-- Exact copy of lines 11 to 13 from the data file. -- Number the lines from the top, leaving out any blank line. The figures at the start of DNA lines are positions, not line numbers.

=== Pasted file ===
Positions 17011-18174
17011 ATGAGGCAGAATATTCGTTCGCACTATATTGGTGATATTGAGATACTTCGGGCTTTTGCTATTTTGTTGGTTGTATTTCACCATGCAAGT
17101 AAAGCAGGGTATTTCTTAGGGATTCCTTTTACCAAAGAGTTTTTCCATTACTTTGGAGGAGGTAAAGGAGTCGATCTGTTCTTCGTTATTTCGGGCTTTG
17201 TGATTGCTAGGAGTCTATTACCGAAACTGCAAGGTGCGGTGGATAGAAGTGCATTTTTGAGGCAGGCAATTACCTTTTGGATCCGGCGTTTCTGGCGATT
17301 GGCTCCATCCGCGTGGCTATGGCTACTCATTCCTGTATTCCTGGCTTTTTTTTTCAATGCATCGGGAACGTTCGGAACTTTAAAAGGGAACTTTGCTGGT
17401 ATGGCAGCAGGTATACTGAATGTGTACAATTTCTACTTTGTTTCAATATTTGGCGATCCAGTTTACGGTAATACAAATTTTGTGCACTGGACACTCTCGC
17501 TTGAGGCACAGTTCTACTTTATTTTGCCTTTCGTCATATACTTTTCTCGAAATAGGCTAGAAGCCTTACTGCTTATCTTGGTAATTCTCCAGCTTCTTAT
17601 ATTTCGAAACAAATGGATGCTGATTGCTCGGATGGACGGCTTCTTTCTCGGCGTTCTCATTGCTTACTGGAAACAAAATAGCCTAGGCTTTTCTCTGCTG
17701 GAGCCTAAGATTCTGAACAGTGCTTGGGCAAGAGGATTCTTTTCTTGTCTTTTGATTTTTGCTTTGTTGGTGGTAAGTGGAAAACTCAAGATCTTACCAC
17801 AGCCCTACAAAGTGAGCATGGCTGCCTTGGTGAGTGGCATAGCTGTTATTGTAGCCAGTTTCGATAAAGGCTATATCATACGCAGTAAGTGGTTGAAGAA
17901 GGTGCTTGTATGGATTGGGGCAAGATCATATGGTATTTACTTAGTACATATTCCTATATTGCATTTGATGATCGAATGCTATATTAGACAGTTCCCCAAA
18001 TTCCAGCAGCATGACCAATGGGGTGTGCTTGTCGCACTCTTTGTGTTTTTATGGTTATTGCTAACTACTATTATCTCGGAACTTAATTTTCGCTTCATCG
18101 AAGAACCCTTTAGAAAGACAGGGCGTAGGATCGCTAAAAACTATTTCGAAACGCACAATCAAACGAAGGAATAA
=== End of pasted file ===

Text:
17901 GGTGCTTGTATGGATTGGGGCAAGATCATATGGTATTTACTTAGTACATATTCCTATATTGCATTTGATGATCGAATGCTATATTAGACAGTTCCCCAAA
18001 TTCCAGCAGCATGACCAATGGGGTGTGCTTGTCGCACTCTTTGTGTTTTTATGGTTATTGCTAACTACTATTATCTCGGAACTTAATTTTCGCTTCATCG
18101 AAGAACCCTTTAGAAAGACAGGGCGTAGGATCGCTAAAAACTATTTCGAAACGCACAATCAAACGAAGGAATAA